The resignation of a top economic official capped a tumultuous week for Argentine President Fernando De la Rua's administration. The resignation is the latest in a series of top-level defections and comes as Argentina struggles to avoid default on its $132 billion debt.
Argentina's Finance Secretary Daniel Marx said Friday he was resigning for what he described as "family reasons." He denied his resignation had anything to do with personal differences between him and Economy Minister Domingo Cavallo. Instead he said he had a good working relationship with Mr. Cavallo and added that he would continue to advise the government.
Marx's resignation was the latest blow to Mr. De La Rua's battered two-year old administration. The president, whose approval ratings are at an all time low, also faced a nationwide 24-hour strike Thursday, called by the country's three largest labor unions. The strike, which shut down public transportation, was the eighth such protest action Mr. De La Rua has faced since assuming office.
Many small businessmen and shop owners also took part in Thursday's strike. Shop owners are furious over a December 1 decision to limit bank withdrawals. The measure was imposed to stop a run on banks after jittery Argentines withdrew $2 billion in just one day on November 30.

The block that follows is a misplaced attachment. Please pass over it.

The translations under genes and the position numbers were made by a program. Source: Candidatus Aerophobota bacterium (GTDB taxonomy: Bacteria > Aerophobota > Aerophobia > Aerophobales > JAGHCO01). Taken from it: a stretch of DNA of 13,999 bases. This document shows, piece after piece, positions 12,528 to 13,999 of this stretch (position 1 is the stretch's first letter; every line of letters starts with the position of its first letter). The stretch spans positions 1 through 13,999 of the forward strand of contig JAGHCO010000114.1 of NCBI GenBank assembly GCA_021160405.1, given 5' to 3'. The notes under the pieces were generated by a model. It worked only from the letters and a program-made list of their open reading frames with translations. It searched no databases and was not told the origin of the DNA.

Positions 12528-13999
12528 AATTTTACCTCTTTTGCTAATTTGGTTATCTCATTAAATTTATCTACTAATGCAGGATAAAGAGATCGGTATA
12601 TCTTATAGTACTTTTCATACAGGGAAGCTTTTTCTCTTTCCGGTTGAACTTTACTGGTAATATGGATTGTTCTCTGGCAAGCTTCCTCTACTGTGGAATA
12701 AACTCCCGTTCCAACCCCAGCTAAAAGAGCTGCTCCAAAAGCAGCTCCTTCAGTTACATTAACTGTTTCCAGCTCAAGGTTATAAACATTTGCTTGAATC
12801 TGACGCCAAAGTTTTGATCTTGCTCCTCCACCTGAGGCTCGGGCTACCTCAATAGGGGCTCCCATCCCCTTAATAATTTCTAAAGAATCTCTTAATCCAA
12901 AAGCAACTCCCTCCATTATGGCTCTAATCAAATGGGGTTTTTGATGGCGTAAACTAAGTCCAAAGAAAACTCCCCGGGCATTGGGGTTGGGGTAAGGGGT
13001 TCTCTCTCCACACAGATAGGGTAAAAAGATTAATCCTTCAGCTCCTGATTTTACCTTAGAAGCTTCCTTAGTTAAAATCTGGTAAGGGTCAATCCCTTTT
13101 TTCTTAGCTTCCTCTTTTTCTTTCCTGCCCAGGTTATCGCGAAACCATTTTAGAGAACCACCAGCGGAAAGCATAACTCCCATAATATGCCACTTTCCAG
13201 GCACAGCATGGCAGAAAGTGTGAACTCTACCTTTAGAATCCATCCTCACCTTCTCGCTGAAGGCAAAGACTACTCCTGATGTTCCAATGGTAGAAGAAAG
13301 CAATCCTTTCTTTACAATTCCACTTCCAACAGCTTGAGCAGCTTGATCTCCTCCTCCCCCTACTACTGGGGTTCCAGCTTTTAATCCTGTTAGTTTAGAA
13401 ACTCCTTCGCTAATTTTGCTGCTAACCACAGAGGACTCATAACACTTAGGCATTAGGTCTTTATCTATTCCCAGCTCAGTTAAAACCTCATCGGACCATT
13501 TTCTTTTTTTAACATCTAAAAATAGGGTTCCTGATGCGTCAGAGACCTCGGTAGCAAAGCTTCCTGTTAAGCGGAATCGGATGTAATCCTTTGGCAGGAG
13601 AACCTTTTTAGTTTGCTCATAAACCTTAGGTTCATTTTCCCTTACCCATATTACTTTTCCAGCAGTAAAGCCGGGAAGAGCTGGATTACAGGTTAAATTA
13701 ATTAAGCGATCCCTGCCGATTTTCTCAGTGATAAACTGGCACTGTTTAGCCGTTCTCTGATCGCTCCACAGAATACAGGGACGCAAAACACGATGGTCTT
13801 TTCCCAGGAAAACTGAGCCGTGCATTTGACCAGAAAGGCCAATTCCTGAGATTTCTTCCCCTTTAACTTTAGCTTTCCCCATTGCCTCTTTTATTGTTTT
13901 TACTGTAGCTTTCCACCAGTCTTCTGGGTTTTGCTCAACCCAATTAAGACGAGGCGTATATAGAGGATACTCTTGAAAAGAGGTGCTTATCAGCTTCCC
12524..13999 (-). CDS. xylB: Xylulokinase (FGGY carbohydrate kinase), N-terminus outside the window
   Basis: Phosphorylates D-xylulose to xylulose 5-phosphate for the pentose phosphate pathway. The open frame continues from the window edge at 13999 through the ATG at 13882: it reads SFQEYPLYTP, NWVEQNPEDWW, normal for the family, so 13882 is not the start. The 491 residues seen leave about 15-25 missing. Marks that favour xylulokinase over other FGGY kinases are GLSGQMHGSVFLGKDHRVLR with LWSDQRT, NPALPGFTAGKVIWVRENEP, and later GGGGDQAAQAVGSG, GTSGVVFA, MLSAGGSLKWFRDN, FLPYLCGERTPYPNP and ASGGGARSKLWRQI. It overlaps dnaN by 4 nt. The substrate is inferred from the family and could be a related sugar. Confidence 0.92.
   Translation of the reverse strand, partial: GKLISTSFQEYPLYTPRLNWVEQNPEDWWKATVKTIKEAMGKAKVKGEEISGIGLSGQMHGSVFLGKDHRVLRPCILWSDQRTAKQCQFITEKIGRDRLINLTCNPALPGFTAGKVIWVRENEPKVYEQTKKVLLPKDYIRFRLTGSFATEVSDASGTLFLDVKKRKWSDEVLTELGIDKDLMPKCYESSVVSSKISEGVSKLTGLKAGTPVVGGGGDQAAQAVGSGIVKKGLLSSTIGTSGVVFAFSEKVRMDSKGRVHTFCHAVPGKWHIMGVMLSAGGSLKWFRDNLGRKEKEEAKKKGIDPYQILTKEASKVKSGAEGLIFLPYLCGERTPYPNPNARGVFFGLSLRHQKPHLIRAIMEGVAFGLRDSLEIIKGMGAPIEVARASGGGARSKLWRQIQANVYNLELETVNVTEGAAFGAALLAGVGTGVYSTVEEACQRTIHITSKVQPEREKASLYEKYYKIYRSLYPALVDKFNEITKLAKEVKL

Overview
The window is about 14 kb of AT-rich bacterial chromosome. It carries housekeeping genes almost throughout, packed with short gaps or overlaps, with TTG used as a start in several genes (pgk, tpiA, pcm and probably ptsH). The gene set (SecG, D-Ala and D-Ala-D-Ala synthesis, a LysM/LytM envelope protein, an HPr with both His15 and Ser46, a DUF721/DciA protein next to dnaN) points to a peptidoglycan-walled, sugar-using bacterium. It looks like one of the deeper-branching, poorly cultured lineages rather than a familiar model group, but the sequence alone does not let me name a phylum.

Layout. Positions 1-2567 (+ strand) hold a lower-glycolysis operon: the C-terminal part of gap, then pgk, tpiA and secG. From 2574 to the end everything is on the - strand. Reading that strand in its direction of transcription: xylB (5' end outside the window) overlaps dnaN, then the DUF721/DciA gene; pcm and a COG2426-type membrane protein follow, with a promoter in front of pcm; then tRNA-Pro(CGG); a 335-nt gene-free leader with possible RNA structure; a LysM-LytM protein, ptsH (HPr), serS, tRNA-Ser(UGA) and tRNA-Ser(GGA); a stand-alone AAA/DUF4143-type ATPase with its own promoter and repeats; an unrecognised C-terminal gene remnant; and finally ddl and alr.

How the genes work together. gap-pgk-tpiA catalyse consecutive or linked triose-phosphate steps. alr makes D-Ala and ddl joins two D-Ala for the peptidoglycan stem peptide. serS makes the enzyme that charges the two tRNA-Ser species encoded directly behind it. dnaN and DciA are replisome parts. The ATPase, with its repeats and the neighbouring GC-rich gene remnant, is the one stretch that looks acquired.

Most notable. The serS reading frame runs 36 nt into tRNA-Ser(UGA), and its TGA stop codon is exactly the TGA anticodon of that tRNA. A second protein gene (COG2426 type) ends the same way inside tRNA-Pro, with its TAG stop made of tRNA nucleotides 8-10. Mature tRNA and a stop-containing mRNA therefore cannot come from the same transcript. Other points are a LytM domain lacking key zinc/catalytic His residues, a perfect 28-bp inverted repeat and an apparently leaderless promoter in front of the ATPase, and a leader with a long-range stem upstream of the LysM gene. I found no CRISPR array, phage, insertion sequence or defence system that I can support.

The government was also hit by new unemployment figures that show 18.3 percent of Argentines were out of work in October nearly breaking the record 18.4 percent rate of May 1995. With the under-employed added to the mix, nearly 35 percent of Argentines are looking for work.
Local economists say the situation can't continue, and many people are doing everything they can to get their money out of the banks.
Most Argentines are locked into dollar denominated debt and a devaluation of the peso currency, currently pegged at one peso to the U.S. dollar, would force millions into bankruptcy.
The only bright spot was word that the government had met its obligations with foreign and local bondholders Friday.
Argentina has about $181 million in interest payments due next week and another half-billion dollar payment coming due December 28. Some reports say the government plans to make that payment with money from the nation's private pension funds.